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In latest book, Tom Phelan paints a portrait of farm life in Ireland

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Tom Phelan paints a portrait of his rural hometown in County Laois, Ireland and the life his family lived there in the 1940s and 50s in his newest book, We Were Rich and We Didn't Know It: A Memoir of My Irish Boyhood.

He read from his seventh book, published by Simon and Schuster’s Gallery Books, at the Turn of the Corkscrew bookstore and wine bar in Rockville Centre on March 6, the day after the book's release.

The Freeport resident emigrated in 1970 and was in the throes of leaving the priesthood in Ireland and wanted to give it one last chance in America. Needless to say, he found a different career path.

Phelan was working as a custodian at Locust School in Garden City in 1993 when he published his first book with a Dublin-based publishing company called Lilly Dupont Press. When asked what it was like, he paused and said, “It was a learning experience.” Phelan elaborated and said the publishing process took longer and was more stressful than he expected, but he quickly got back to work toward publishing a second.

At the reading, he thanked his wife Patricia with who he has lived in Freeport for roughly 30 years. Patricia has worked at a number of publishing companies and met Phelan when he was looking to publish a manuscript. She became one of the first sets of eyes to see most of his works. Now, Patricia is a self-employed genealogist, but still edits her husband’s work before it is sent to a publishing company for final editing.

Phelan’s novels include stories of Irish soldiers in World War I, the effects of ancient animosities, returned emigrants, the abusive Irish industrial schools, the priesthood, and life in rural Irish communities. They are as follows: In the Season of the Daisies, Iscariot, Derrycloney, The Canal Bridge, Nailer, and Lies the Mushroom Pickers Told.

Maureen Murphy, a professor of Irish Studies at Hofstra University, introduced Phelan and called his work “universal” because of its rootedness in Irish culture, yet relatable themes that extend beyond that. She said she could relate it to her mother’s childhood in upstate New York during the Great Depression.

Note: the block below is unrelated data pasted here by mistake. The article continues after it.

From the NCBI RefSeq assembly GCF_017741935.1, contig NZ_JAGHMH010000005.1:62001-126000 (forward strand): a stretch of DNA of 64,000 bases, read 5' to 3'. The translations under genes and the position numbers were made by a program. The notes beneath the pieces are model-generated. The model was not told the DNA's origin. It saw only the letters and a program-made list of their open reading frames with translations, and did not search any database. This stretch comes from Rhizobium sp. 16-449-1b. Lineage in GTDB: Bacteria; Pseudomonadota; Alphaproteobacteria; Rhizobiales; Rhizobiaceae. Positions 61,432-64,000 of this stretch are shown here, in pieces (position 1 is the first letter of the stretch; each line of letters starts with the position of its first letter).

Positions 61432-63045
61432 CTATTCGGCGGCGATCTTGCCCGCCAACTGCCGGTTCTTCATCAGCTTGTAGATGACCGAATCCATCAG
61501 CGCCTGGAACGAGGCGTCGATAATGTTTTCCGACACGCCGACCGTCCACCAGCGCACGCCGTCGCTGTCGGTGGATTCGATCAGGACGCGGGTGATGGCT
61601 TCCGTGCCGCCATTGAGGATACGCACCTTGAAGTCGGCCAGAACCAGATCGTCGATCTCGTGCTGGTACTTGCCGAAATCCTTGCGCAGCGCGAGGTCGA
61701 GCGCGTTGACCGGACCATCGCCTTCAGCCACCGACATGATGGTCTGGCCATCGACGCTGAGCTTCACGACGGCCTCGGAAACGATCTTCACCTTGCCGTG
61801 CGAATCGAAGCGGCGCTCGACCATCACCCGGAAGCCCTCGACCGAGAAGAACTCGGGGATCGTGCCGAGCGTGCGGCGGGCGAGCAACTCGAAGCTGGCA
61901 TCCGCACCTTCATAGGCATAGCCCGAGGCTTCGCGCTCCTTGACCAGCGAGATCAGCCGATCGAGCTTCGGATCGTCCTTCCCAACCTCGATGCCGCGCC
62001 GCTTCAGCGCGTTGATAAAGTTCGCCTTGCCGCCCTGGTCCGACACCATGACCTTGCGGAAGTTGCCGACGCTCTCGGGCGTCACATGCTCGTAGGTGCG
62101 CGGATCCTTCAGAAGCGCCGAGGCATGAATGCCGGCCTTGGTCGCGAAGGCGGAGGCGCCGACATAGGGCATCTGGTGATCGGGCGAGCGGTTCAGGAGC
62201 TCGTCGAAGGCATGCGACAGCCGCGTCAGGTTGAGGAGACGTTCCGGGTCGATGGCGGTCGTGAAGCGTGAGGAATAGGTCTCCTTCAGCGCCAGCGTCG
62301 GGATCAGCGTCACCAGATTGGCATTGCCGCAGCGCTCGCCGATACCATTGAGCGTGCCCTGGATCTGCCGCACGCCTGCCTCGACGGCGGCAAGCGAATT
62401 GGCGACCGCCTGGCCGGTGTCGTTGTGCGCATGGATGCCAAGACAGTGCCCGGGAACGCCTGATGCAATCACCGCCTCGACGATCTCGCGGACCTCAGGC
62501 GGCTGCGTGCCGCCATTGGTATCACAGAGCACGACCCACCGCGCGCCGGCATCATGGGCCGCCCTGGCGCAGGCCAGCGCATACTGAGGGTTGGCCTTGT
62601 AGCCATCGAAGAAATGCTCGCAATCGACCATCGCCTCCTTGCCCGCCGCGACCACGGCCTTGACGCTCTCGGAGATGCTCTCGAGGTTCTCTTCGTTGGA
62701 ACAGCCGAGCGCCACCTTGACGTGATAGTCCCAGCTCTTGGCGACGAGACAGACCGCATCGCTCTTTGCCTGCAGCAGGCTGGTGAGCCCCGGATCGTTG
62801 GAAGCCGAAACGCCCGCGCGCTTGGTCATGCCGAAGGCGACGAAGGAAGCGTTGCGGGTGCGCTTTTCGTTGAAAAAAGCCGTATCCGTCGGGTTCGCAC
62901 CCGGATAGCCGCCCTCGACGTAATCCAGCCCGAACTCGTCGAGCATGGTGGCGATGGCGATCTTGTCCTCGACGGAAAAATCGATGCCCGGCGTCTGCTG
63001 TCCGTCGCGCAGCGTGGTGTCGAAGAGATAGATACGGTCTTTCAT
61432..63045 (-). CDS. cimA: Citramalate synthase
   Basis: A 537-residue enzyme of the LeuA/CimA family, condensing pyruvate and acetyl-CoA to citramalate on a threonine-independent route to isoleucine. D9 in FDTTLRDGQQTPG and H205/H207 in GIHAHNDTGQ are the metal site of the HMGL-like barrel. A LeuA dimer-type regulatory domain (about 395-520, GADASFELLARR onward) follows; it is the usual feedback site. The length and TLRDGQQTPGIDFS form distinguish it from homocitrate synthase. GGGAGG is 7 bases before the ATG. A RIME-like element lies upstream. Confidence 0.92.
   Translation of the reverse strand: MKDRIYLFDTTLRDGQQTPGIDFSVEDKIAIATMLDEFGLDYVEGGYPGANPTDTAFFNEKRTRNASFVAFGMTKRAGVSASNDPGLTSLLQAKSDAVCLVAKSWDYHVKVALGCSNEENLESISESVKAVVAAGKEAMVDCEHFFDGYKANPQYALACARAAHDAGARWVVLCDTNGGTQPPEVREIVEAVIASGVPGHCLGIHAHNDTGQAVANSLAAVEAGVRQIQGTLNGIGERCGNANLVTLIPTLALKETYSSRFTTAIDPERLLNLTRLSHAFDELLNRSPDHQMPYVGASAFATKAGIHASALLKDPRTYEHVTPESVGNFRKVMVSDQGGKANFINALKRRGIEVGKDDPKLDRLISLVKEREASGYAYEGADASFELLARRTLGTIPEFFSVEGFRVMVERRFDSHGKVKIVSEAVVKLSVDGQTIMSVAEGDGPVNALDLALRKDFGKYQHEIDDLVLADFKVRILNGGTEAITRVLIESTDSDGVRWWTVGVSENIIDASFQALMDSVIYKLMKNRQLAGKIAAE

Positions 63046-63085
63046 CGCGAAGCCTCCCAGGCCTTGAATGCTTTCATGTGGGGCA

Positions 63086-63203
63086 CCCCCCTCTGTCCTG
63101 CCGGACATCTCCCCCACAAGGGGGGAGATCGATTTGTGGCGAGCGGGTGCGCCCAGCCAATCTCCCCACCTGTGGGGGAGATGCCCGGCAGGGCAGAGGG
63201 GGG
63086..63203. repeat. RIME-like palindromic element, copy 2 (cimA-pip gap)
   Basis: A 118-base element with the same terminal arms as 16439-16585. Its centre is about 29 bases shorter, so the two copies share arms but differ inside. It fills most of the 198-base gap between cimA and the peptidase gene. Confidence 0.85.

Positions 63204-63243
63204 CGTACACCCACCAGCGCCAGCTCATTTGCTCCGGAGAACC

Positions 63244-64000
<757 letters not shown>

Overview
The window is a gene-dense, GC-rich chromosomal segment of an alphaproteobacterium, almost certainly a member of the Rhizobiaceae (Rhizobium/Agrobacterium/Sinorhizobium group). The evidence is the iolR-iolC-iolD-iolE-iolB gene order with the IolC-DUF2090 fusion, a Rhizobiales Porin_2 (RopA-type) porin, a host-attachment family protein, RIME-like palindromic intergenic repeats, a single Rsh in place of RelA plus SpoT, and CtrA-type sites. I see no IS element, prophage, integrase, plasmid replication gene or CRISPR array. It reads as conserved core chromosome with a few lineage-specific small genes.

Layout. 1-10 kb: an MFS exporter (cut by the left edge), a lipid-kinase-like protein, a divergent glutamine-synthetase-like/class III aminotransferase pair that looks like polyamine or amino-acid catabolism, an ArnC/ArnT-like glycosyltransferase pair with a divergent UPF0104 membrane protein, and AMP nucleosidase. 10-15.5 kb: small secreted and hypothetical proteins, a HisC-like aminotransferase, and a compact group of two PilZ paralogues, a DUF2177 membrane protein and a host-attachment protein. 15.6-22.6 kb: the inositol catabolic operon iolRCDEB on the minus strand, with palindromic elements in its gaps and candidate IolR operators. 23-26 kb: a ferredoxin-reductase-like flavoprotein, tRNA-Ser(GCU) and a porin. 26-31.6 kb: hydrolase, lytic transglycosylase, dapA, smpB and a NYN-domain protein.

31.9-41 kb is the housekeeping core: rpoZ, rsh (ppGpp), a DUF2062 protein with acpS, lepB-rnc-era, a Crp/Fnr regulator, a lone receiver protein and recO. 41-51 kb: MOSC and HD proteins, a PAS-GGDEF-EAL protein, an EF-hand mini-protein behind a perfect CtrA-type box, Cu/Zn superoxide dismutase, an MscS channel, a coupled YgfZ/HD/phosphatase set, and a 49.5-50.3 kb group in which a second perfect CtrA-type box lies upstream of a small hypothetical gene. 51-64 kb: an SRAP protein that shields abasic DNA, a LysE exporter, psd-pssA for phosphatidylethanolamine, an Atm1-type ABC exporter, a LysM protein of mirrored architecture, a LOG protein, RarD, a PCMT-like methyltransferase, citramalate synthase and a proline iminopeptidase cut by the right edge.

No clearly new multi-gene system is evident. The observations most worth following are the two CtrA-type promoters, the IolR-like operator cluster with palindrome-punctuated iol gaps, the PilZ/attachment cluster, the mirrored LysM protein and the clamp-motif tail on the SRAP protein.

Another speaker at the event was Peter McDermott, the deputy editor of the Irish Echo newspaper. McDermott met Phelan when his writing career was just getting off the ground, roughly 12 years ago. Now, he said he sees the importance of community as a standout idea through Phelan’s work, specifically his latest book.

“Aside from being funny and amusing and sad, it’s a great document about community in Ireland,” he said.

The first chapter Phelan read is called “De Valera and Dad’s Turnips,” which recalled a time in his childhood when all of his classmates were going to see the politician Éamon de Valera address his town. He had to stay and tend to the family farm, however, and describes begging his father to let him go, who finally said, “De Valera won’t sow our turnips.”

Phelan’s work focuses on his father JohnJoe, a workaholic who never drank and was committed to his family’s farm. “I never heard him laugh out loud,” Phelan said, adding that it was almost as if “God would hear you and throw down his thunderbolts.”

The second chapter he read, called “The Jubilee Nurse,” painted a portrait of midwife known as “Nurse Byrne” who tended wounds and treated illness with her homeopathic remedies, but won over the community with her personality. When Phelan was born, he writes, she said that he “had a voice that could fill a church” and, ironically, he became a priest.

Now, Phelan has a first draft of his next novel, tentatively titled “Field of Light,” which is set during the first potato famine in the 1840s and again in the early 1900s.